Japan plans new package to cushion the blow of rising cost of living

A man looks at a shop in the Ameyoko shopping district in Tokyo, Japan, May 20, 2022. REUTERS/Kim Kyung-Hoon

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  • Prime Minister Kishida instructs cabinet to develop plan next month
  • The government plans to delay the increase in the sale price of imported wheat
  • Additional measures are being considered to reduce fuel and electricity bill

TOKYO, Aug 15 (Reuters) – Japanese Prime Minister Fumio Kishida instructed his ministers on Monday to draw up additional measures to cushion the economic blow from the rising cost of living in a package due to be compiled next month.

As part of the measures, Kishida said he had ordered the government to halt increases in the price of imported wheat it sells to retailers in October – a move that would essentially subsidize households to cope with soaring food shortages. raw material prices.

During a meeting on measures to curb the rising cost of living, Kishida also said he had instructed the Ministry of Commerce to come up with additional plans to curb rising fuel and electricity bills.

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Chief Cabinet Secretary Hirokazu Matsuno said the government would work to compile the package early next month and tap into about 4.7 trillion yen ($35 billion) remaining in the state reserves to cover the cost. The government has not released the estimated total expenditure for the package.

Dealing with rising commodity prices has been a top priority for Kishida’s administration, as Japan’s heavy reliance on energy and food imports leaves its economy vulnerable to rising global commodity prices. raw materials. The war in Ukraine has intensified pressure on global commodity prices.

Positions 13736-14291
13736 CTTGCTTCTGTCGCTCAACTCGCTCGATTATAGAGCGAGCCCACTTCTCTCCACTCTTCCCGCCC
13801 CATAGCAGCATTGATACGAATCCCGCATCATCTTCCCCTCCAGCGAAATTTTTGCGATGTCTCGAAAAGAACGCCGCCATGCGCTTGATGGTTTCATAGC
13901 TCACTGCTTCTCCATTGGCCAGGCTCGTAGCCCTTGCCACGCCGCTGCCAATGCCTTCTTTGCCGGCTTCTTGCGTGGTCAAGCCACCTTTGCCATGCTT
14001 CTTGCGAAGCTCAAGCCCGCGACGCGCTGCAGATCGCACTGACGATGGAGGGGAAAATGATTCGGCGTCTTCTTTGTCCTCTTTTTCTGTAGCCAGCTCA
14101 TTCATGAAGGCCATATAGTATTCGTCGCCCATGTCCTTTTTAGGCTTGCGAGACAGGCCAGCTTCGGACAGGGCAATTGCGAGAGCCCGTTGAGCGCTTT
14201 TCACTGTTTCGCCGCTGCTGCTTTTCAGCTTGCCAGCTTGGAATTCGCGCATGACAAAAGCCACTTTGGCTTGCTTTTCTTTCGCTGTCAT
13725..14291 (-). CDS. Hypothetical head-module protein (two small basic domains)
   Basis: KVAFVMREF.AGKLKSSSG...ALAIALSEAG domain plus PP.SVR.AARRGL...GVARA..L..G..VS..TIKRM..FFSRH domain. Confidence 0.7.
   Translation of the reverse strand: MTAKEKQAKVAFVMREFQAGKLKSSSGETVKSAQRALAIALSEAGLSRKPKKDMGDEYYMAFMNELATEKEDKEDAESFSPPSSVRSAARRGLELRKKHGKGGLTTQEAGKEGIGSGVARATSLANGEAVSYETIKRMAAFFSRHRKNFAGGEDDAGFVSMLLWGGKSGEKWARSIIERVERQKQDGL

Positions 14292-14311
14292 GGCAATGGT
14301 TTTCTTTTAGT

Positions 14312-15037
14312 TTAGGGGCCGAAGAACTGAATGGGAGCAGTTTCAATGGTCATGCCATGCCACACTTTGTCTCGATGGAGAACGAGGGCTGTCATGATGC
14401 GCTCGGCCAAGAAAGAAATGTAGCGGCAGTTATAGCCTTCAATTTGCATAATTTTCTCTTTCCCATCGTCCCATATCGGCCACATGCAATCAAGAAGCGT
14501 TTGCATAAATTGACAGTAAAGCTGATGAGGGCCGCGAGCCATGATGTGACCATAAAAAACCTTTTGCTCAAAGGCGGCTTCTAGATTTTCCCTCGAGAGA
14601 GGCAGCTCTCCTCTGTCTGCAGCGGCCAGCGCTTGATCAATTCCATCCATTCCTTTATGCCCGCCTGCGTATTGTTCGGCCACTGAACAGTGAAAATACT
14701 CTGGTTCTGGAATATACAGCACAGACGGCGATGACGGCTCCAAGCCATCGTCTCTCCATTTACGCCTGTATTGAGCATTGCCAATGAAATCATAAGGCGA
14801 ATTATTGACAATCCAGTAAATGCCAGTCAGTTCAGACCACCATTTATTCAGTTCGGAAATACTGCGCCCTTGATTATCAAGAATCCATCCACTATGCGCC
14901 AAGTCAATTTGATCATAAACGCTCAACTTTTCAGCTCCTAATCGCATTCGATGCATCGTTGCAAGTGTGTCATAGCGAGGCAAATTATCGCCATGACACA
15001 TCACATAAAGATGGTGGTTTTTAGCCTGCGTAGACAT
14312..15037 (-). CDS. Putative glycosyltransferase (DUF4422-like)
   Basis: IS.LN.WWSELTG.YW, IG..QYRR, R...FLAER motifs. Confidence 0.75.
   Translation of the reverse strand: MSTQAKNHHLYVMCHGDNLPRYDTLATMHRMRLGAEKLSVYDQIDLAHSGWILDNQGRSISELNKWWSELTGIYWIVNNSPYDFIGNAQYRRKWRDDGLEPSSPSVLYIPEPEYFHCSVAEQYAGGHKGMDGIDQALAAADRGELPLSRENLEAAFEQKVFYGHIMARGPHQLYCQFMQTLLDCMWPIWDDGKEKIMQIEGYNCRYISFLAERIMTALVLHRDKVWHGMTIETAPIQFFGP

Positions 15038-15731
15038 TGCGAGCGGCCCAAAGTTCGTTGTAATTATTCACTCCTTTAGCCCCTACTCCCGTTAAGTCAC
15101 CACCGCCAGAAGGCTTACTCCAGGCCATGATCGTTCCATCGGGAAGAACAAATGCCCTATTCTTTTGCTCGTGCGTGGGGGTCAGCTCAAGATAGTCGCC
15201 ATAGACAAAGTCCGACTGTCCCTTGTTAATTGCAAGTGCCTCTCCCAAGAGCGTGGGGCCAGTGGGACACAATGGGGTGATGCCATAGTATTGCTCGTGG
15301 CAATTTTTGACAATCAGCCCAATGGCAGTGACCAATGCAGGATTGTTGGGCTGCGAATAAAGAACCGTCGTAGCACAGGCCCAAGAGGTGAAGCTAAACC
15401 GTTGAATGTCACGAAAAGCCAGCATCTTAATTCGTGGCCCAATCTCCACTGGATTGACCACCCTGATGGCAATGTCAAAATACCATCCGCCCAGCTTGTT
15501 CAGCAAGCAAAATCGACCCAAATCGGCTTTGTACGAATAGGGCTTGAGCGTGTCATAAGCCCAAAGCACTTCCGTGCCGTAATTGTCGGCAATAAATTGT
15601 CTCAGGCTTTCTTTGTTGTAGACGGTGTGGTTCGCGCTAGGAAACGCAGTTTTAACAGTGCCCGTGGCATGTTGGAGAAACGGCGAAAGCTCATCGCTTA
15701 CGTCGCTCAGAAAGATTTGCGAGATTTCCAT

Wheat is one of the products whose prices have exploded following the war in Ukraine. In Japan, the government is responsible for importing wheat from overseas and sets the selling price it charges to retailers each April and October of the year.

The price the government charged retailers for imported wheat jumped 17.3% in April from October due to higher global commodity prices, driving increases for a wide range of everyday staples , especially bread and pasta.

If rising global costs are fully reflected, the price the government charges retailers could rise another 20% in October, Kishida said, adding that he had instructed the agriculture minister to ensure that prices maintained at current levels beyond October.

($1 = 133.2900 yen)

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Reporting by Yoshifumi Takemoto and Kantaro Komiya, writing by Leika Kihara; Editing by Kim Coghill & Shri Navaratnam

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